Not All Housing Markets Rise & Fall on The Same Tide

As a direct result of COVID-19, March 2020 will probably remain a month that is firmly etched in people’s memories for many years to come. However, during the early stages of the COVID-19 pandemic, who would have thought that housing values would hold up as well as they have in Australia for the remainder of 2020? If you were following the commentary of projected housing values in the mainstream media, this was certainly a topic where opportunity was taken to cast fear and uncertainty into the minds of many Australians.

Interestingly, CoreLogic indicated that during the month of October 2020, the national housing index demonstrated the first month of growth since COVID-19. However, not every capital city market has performed the same since March 2020, as highlighted in the chart below.

Cumulative change in capital city dwelling market values Source: CoreLogic

Similarly, regional housing markets have not performed the same as capital city housing markets post March 2020. Regional housing markets have generally continued to outperform the capital cities throughout 2020. CoreLogic’s Tim Lawless recently stated, “in the seven months since March (2020), regional dwelling values are up 1.7%, while values across the combined capitals index have fallen by 2.3%.”

There is no doubt that COVID-19 has helped to drive greater demand for regional housing markets. The internal migration chart below, created by CoreLogic utilising ABS data, helps substantiate this fact.

Net internal migration Source: CoreLogic, ABS

The chart identifies that almost 10,500 residents left capital cities for regional locations during the June quarter 2020. Approximately 8,000 people left Melbourne during this quarter alone on a net basis. However, some capital cities, including Brisbane, Perth and Canberra experienced a different trend during the quarter; they recorded an increase in new residents.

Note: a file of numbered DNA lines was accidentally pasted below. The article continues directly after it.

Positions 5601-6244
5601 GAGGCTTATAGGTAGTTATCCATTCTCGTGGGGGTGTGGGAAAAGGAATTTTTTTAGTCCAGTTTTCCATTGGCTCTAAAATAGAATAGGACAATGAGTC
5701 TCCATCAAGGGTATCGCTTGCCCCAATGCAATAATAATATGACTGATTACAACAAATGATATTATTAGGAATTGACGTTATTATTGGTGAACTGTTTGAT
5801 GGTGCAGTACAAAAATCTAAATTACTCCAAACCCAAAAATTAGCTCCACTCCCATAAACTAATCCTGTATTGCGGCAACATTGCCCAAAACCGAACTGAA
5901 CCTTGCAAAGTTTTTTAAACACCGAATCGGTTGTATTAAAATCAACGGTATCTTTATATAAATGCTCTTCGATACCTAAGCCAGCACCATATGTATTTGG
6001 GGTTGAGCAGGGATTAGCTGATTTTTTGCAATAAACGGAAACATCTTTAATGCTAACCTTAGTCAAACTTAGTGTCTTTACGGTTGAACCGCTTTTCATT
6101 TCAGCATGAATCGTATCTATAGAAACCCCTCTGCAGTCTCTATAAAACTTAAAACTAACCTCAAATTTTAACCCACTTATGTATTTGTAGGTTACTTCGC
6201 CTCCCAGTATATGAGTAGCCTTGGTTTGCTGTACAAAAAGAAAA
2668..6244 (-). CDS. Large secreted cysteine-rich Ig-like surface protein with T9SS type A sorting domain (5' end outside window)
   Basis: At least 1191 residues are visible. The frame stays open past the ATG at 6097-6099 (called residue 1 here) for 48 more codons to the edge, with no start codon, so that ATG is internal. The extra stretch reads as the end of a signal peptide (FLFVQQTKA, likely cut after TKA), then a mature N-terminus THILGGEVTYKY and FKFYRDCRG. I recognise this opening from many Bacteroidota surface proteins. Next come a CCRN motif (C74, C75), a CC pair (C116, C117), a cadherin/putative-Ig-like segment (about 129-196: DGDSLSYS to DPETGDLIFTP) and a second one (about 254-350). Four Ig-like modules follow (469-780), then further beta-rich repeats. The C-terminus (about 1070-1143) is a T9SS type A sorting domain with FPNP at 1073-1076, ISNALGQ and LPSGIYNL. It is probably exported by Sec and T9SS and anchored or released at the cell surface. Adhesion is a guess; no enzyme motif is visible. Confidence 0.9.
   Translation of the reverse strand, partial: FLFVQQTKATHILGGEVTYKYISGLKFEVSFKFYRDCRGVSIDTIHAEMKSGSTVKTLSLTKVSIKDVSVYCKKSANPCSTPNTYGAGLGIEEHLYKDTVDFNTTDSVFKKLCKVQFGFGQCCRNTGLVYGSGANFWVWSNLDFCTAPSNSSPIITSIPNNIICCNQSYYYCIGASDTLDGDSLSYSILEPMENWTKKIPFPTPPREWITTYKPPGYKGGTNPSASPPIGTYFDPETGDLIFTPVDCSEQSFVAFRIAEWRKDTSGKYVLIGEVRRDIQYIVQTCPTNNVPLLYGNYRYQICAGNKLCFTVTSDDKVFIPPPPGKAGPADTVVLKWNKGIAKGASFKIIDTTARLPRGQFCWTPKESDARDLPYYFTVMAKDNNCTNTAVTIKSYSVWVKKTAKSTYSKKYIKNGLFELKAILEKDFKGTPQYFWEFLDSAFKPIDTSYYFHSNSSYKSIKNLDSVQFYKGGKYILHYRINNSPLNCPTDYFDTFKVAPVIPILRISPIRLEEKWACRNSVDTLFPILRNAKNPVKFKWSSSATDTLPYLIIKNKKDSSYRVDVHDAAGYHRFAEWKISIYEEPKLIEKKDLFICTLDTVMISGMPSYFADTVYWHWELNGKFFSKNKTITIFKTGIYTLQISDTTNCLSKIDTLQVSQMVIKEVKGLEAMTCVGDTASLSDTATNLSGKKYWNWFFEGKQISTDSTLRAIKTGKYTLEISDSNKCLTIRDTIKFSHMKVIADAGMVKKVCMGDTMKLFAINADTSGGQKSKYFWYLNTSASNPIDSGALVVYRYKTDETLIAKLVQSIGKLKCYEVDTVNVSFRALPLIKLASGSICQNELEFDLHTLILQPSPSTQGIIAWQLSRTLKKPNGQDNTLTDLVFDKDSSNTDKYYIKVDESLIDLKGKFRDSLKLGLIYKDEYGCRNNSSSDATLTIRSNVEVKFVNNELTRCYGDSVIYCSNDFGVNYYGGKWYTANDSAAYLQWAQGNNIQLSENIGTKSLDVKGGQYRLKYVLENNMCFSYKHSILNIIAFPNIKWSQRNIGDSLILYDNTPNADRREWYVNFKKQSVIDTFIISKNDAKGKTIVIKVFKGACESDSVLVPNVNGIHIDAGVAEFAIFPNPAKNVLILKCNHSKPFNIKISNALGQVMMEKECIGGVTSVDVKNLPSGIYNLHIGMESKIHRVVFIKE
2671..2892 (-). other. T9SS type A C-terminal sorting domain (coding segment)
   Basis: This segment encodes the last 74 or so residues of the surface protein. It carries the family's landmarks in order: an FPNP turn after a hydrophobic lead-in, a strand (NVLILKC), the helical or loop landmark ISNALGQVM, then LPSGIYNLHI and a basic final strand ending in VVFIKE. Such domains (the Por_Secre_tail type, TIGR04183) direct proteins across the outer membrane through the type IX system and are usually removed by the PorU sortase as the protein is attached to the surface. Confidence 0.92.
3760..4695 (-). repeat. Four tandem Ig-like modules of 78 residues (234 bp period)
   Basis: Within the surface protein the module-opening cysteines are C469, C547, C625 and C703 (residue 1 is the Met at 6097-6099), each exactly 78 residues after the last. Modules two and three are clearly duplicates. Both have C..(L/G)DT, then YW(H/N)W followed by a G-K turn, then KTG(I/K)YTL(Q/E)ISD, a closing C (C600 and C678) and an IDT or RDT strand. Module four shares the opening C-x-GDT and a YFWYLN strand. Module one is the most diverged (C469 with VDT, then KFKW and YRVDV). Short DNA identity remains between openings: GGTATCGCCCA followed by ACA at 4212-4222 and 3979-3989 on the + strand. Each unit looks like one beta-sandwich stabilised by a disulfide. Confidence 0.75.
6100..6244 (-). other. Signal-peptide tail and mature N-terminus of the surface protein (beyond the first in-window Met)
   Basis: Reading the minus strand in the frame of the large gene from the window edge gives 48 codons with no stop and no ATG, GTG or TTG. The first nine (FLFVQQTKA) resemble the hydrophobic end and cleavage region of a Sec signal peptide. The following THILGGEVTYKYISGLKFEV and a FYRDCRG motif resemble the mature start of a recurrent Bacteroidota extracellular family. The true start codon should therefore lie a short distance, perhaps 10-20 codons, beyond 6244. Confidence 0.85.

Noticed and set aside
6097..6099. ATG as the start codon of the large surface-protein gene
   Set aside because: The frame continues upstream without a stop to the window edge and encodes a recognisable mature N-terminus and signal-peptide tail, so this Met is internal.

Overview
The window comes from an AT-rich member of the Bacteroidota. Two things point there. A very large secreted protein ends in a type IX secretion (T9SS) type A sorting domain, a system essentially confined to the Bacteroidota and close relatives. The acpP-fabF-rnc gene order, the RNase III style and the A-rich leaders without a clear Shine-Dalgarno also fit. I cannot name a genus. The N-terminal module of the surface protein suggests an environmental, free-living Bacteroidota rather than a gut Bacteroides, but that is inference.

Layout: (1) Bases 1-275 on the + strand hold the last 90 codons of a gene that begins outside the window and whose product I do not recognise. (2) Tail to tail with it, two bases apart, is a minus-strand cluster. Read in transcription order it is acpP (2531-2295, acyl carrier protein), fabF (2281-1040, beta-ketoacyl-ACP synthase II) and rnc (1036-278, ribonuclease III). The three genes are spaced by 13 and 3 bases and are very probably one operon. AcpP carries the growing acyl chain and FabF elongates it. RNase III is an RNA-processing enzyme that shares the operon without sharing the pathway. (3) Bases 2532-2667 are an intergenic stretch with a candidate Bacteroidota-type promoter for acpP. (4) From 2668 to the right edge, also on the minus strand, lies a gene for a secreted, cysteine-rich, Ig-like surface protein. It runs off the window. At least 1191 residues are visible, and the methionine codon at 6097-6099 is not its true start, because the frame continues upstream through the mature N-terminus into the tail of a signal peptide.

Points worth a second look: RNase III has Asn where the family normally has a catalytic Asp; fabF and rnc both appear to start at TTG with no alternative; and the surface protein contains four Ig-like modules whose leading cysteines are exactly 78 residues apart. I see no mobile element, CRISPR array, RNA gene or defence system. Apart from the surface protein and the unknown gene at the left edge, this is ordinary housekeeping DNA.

Global pandemics or not, regional markets will always have their own appeal. Improvements in technology, remote working opportunities, affordability, lower densities and lifestyle factors will only continue to drive demand for housing in the regions. However, the best employment opportunities are still likely to remain within, or in close proximity, to capital cities in the future.

Therefore, when considering regional markets for investment, it will be wise to look for locations that can benefit from the best of both worlds so to speak. Areas that are distant enough from major population nodes, to maximise the benefits noted above. But that still remain within practical commute distance to capital cities, should direct access to their subsequent employment opportunities become required.

Alex Minter
Astute Property Network

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